Ant Cows

todd and pup

Todd and Pup photo by Marcia Sloane

(This article appeared in the Anderson Valley Advertiser May 2015)

“Ants are so much like human beings as to be an embarrassment. They farm fungi, raise aphids as livestock, launch armies into war, use chemical sprays to alarm and confuse enemies, capture slaves, engage in child labor, and exchange information ceaselessly. They do everything but watch television.” Lewis Thomas

You got that right, Lewis. This year, with five yearling apples trees and five apple trees we revived from near death when we bought this place three years ago, the biggest challenge to our trees is ants and the aphids those ants raise on the clover, so to speak, of the tender apple leaves just now emerging along with the onset of blossoms.

Large apple trees can tolerate mild infestations of aphids and the ants that milk them, but small trees, and especially babies with only a few limbs, can be killed by voracious aphid hordes. There are solutions, organic and non-organic, some less temporary than others, but ants are supremely creative about circumventing efforts to stop them from getting the aphid milk they so highly prize. Thus eternal vigilance is necessary in the fight against their insatiable addiction to sustenance.

Yes, I am anthropomorphizing ants, but that’s because I take their assault on my trees personally, which I should not, but I can’t help it.

“Ants have the most complicated social organization on earth next to humans.” E.O. Wilson

Our neighbors just had a baby, a human baby, and for the next several years they will have to guard their child a thousand times more vigilantly against the exigencies of life than I must guard our apple trees against ants and aphids. A few generations ago this young couple would have had a multi-generational network of family members and neighbors and friends to help them raise their child, what used to be known as human society, but today they will be largely on their own. I intend to make myself available for baby care duty, and I will be happily surprised if they take me up on my offer.

“Sacred cows make the tastiest hamburger.” Abbie Hoffman

Speaking of cows and aphids and ants and society, I want to be excited about Bernie Sanders running for President of the United States, but excitement eludes me. Would it make a difference if I thought Bernie had even the slightest chance of winning? Maybe. Or should it be exciting enough that he will possibly force the debate with Madame Hillary a few notches to the left of right of center? Not really. I’m too old. I’ve seen too many smart people expose the sordid underbelly of the ruling elite only to find that almost no one watching the contest knew they were looking at an underbelly and the thing was sordid.

Bernie Sanders calls himself a socialist. That’s kind of exciting, someone running for President of the United States and daring to use the word socialist as a self-descriptor in 2015. On the other hand, by declaring he is a socialist, and given the IQ and emotional development of the average American voter, Bernie might as well have said, “I am a communist and if elected President everyone will live in dire poverty.” Words are tricky, especially in a society of semi-literate people with severely impaired vocabularies.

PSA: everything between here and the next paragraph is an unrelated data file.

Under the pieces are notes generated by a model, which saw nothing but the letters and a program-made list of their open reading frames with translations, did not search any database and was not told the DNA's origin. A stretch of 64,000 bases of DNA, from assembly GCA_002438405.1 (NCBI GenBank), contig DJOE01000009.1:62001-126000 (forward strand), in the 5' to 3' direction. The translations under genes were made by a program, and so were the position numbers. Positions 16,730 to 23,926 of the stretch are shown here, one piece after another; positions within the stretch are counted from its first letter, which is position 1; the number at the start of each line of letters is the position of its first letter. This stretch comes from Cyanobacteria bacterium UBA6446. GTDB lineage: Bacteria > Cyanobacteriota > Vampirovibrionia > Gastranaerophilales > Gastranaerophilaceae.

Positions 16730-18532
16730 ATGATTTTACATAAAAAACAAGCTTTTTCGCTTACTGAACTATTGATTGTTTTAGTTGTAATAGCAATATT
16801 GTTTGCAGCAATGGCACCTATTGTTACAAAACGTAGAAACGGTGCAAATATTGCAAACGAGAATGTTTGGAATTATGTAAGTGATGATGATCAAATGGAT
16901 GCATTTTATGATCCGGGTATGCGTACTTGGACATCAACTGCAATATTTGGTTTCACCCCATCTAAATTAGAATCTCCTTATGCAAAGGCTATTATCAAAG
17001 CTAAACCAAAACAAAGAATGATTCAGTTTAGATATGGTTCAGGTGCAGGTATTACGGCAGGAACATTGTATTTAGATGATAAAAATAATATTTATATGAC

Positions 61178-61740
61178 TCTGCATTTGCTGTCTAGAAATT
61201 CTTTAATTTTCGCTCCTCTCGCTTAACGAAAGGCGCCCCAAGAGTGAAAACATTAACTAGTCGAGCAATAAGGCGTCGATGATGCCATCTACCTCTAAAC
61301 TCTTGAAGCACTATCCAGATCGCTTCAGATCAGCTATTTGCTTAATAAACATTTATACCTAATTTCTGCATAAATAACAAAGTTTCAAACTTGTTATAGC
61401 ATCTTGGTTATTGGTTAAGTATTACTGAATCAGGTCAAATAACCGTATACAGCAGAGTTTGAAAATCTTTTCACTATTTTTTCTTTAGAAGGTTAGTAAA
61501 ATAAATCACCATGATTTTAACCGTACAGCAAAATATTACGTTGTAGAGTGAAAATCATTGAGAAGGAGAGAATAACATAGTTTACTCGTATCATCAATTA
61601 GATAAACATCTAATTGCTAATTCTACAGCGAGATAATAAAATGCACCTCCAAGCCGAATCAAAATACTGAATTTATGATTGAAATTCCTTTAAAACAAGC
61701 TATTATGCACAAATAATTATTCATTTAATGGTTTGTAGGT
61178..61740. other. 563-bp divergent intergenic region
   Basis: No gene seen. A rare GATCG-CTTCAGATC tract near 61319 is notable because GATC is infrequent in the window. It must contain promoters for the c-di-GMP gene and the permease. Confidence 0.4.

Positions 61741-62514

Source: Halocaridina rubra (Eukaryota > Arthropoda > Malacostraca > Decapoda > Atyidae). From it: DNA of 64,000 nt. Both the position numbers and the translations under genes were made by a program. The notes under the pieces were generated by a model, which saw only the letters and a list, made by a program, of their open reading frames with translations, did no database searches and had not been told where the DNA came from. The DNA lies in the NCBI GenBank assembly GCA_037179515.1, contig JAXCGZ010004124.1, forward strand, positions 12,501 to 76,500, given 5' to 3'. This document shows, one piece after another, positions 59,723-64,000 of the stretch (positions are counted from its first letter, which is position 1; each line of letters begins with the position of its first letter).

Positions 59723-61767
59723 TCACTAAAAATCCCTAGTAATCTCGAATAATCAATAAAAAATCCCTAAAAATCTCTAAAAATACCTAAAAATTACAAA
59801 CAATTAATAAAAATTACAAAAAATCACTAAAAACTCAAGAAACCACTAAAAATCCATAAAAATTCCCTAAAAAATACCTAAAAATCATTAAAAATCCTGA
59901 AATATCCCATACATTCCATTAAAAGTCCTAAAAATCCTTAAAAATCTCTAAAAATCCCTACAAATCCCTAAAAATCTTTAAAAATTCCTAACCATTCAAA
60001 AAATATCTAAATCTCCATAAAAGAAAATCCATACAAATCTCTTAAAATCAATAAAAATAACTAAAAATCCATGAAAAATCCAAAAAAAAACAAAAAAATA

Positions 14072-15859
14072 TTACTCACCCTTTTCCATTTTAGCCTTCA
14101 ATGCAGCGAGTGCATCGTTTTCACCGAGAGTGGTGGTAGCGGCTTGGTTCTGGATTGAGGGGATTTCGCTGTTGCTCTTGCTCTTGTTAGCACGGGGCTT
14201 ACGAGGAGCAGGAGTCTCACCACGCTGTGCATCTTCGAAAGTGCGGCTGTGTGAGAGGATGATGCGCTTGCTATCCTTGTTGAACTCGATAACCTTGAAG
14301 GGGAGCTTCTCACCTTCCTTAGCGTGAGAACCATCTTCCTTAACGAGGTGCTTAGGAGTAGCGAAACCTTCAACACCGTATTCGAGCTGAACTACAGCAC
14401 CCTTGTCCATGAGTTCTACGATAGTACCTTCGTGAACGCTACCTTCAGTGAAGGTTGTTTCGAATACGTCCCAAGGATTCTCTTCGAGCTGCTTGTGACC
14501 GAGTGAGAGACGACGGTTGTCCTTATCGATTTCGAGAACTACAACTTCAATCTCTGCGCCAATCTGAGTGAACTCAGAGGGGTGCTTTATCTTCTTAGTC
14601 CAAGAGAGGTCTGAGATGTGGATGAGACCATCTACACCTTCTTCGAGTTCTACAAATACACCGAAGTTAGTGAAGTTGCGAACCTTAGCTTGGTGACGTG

“Socialism is a philosophy of failure, the creed of ignorance, and the gospel of envy, its inherent virtue is the equal sharing of misery.” Winston Churchill

Ants are socialists. Their incredible success as a species springs from their super socialism. I, too, ideologically speaking, am a socialist, but I am not running for office. However, I have some advice for anyone who is a socialist and thinking about running for elected office: use a different word. Use the word sharer. I am a sharer and believe that sharing our wealth, social responsibilities, and economic opportunities will always provide the most benefits for most of the people all of the time. Or something quotable and broadly unspecific like that.

I was thinking about why socialism, and for that matter sharing and equality, get such a bad rap in America? And while I was pondering this large issue, I read an article about Alexander Guerrero, a young man who defected from Cuba in 2013 and shortly thereafter signed a contract to play baseball for the Los Angeles Dodgers, the enemies of our San Francisco Giants.

The Dodgers signed Guerrero, who arrived from Cuba without a job, to a four-year contract worth twenty-eight million dollars, including a signing bonus of ten million dollars. He has never played Major League Baseball. He is apparently quite the hitter and has already hit two home runs against the Giants, but is seriously iffy in the outfield. And that is when I understood why socialism and sharing and equality get such bad raps in America.

Sharing and equality are not the American Way. All or Nothing is the American way. Rags to riches is the American way. Socialism is complicated and requires work and commitment and diligence and integrity and believing every person in our society is as worthy as anyone else, that we really are equal and should have equal opportunities and be treated equally under the laws of the land.

Most Americans, hearing of a penniless guy showing up from Cuba and being given ten million dollars, do not frown and say, “Wow, that seems crazy. Think how many people could be raised from poverty into a minimally decent life for twenty-eight million dollars.” Most Americans will say, “Damn, why not me?” or “Good for him!”

“One for all, and all for one!” Alexandre Dumas

Back here in the land of non-millionaires, the socialist ants are threatening my apple trees and I am trying not to take it personally. The ants are not doing this out of malice, but from a wise assessment of how to get the most out of a ready source of nourishment. And the better I understand them, the easier it will be to kill them.


Words, Words, Words